Climate 411

Latest Western Climate Initiative auction sells out; still space for more climate ambition from cap and trade

Yosemite National Park

Yosemite National Park

The latest California-Quebec auction was fully subscribed, based on results released today. This is the second quarter in a row where all allowances sold, which is good news for the state’s Greenhouse Gas Reduction Fund. There is still opportunity, however, for more ambition in the program moving forward.

Today’s results, by the numbers

  • All 54,773,607 current vintage allowances were offered for sale. This is the second consecutive auction where all current allowances sold. It should also be noted that there were just under 2 million more allowances offered in November compared to February, mainly due to the annual decline of the emissions cap.
  • Current vintage allowances cleared at $17.80, 9 cents above the floor price of $17.71. This is 87 cents above the November 2020 settlement price of $16.93.
  • All of the 8,306,250 future vintage allowances offered for sale sold, just as 100% sold in the previous auction. These allowances may not be used for compliance until 2024.
  • Future vintage allowances sold at $18.01, 30 cents above the floor price of $17.71, and 66 cents above the $17.35 settlement price from November 2020.
  • California raised almost $650 million for the Greenhouse Gas Reduction Fund, some of which the Legislature may allocate during the ongoing budget process for priorities such as the Community Air Protection Program and the Safe and Affordable Drinking Water Program.
  • Quebec raised just over $150 million (just over $190 million CAD) to invest in their own climate priorities.

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Posted in California, Cities and states, Greenhouse Gas Emissions / Leave a comment

Five things to know about the Texas blackouts

1. Our first priority must be to help Texas families

Millions in Texas were without power and drinkable water for days on end, and families across the state are still working to find food and assess the damage from burst pipes. Helping them must be our first priority.

2. Climate change means all of our infrastructure may be more vulnerable to extreme weather. But Texas’ grid wasn’t ready for extreme cold and winter storms.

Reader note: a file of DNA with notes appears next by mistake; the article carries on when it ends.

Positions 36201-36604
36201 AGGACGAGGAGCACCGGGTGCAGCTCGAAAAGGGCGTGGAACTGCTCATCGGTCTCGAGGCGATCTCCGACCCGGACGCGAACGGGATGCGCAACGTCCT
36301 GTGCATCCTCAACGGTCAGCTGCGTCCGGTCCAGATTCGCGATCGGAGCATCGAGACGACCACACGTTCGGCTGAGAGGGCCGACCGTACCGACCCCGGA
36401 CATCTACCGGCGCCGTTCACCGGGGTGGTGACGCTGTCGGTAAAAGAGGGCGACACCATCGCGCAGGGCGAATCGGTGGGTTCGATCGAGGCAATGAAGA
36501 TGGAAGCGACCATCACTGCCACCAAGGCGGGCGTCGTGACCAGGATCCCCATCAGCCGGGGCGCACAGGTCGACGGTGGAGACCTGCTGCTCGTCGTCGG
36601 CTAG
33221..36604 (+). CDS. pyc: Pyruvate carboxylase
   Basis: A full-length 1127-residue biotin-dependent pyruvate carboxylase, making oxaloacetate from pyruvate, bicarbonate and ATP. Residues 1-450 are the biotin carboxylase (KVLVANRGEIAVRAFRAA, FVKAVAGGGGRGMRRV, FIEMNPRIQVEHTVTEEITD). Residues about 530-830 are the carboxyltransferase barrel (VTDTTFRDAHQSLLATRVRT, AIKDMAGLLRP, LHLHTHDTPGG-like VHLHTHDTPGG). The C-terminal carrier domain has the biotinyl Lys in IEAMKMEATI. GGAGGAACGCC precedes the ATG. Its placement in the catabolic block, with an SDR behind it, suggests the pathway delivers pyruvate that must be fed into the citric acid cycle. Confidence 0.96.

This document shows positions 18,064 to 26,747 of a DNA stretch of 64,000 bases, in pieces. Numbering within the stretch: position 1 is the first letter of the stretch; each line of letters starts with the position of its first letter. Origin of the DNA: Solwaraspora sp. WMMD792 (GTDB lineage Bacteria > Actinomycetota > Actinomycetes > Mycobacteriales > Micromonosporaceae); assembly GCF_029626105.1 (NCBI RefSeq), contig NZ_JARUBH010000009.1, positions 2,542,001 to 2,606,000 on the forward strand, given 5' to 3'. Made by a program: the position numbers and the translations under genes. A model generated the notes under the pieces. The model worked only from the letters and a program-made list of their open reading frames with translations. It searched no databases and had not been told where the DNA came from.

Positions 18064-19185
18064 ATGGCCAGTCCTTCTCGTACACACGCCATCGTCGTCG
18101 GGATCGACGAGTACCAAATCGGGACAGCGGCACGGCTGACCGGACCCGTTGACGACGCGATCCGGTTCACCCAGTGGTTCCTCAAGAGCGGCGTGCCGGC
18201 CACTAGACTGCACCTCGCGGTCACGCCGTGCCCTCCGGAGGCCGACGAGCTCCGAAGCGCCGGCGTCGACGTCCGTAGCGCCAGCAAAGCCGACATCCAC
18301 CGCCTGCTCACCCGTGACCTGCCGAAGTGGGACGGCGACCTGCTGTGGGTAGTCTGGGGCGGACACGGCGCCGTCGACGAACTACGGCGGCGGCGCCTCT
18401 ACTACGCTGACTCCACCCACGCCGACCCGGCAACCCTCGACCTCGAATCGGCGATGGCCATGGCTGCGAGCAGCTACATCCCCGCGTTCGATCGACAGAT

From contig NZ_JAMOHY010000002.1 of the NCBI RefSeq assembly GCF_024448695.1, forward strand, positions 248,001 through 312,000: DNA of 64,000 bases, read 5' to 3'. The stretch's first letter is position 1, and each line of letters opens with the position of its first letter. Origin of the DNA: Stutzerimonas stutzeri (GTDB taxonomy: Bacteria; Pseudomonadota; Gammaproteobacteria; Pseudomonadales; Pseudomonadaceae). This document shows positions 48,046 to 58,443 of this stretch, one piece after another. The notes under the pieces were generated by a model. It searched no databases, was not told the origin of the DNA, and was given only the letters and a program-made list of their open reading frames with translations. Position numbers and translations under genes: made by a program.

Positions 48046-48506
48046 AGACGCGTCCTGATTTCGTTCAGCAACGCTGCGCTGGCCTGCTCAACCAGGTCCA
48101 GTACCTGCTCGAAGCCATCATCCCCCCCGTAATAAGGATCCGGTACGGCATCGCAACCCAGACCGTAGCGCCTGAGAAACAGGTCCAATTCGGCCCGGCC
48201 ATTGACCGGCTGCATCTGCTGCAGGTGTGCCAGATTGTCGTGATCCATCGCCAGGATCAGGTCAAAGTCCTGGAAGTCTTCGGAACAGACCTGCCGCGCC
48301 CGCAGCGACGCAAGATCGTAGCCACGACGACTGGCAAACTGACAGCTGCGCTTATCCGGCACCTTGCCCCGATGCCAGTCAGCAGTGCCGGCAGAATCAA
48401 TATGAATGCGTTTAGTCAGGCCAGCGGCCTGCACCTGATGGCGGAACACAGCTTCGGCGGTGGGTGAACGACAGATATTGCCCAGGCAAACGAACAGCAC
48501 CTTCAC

While there will be much finger pointing in the days to come, it’s becoming clear that the biggest problem is that ERCOT, the state’s grid operator, as well as the Texas Public Utility Commission that oversees it, haven’t prepared the state’s electricity grid for more extreme weather, including winter storms which may become more common with climate change.

Leaders at all levels should make sure not only power facilities, but all of our infrastructure, is built with resilience in mind & factor climate change impacts in planning. We need policies from the state to ensure Texas is ready.

As the Texas Tribune said, “Texas officials knew winter storms could leave the state’s power grid vulnerable, but they left the choice to prepare for harsh weather up to the power companies — many of which opted against the costly upgrades.”

3. Fossil fuel lobbyists are trying to spin the truth, but natural gas and coal were the biggest part of the problem.
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Posted in Cars and Pollution, Energy, Greenhouse Gas Emissions, Health, News, Policy, Science / Leave a comment

Why Pennsylvania Should Move Forward with the Regional Greenhouse Gas Initiative Now

Last year tied for the hottest year on record. Increasing heat and flood risks from climate change, the result of historical and ongoing emissions of heat-trapping gases, threaten infrastructure, agriculture, and public health throughout Pennsylvania. The federal government, Wall Street, and Americans across the country have awakened to the challenge of climate change and are aggressively taking steps that move our country into the carbon-free future. At this point, the costs of inaction are too big to ignore: Every ton of climate pollution we emit matters.

Consequently, the costs of delaying entry into a program like the Regional Greenhouse Gas Initiative (RGGI) are real – and alarming – for Pennsylvanians. The commonwealth now has the fourth dirtiest power sector in terms of carbon pollution in the nation. The decisions Pennsylvania makes have clear consequences for the health and welfare not only of Pennsylvanians, but the entire U.S. After more than a decade of delay to act on climate in Pennsylvania, there is no reason to slow implementation of RGGI.

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Eleven facts about clean vehicles to counter gas guzzling lobbyists